The book begins with a discussion of Egyptian public health policies from the establishment of the national health service under Ottoman Viceroy Mehmet Ali in 1821. By the time of the British occupation in 1882, Egypt boasted one of the highest smallpox vaccination rates outside of Europe and maintained a nationwide network of dispensaries and hospitals that guaranteed a supply of quality pharmaceuticals for physicians and patients. Although health services were underfunded during the first three decades of the occupation, the transformation of the Egyptian civilians into consumers of state provided medical services had clearly been achieved, and the continued demand for these services was demonstrated through public protest against the Anglo-Egyptian government’s inaction in addressing outbreaks and epidemics.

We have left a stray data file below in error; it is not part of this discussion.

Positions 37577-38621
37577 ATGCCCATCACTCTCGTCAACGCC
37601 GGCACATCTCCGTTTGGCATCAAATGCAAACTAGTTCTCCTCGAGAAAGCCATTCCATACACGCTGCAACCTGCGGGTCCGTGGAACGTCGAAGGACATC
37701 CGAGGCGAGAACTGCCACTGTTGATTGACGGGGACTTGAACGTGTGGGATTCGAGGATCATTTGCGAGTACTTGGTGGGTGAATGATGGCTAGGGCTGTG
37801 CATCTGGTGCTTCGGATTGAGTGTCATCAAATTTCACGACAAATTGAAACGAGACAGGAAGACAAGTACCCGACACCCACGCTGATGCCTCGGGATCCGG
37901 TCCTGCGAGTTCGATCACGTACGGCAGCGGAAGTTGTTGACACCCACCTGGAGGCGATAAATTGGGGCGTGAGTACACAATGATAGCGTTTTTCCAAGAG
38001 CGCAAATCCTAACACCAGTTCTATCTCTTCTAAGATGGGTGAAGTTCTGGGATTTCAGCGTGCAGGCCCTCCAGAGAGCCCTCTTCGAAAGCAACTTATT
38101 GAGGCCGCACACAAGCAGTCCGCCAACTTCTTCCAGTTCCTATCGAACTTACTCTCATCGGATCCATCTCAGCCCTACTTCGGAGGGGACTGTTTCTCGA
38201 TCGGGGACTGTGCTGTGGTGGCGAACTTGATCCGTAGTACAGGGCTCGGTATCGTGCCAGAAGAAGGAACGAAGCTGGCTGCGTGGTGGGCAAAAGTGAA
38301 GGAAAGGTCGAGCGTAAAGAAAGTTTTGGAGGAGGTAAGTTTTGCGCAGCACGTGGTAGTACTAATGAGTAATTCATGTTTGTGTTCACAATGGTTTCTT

Home Front Egypt fills a gap in the scholarship by examining the civilian impact of the war, and by positioning the peasant classes as its primary subject. In subsequent chapters, I use government documents and archival material, published economic and statistical reports, vital statistical data, as well as the English and Arabic language press to demonstrate how the civilian population suffered during the war. I show that requisitioning of foodstuffs, human, and animal labor for the war effort led to scarcity and inflation in the cost of comestibles and other basic supplies, despite government policies theoretically intended to ensure a constant supply at an officially guaranteed price.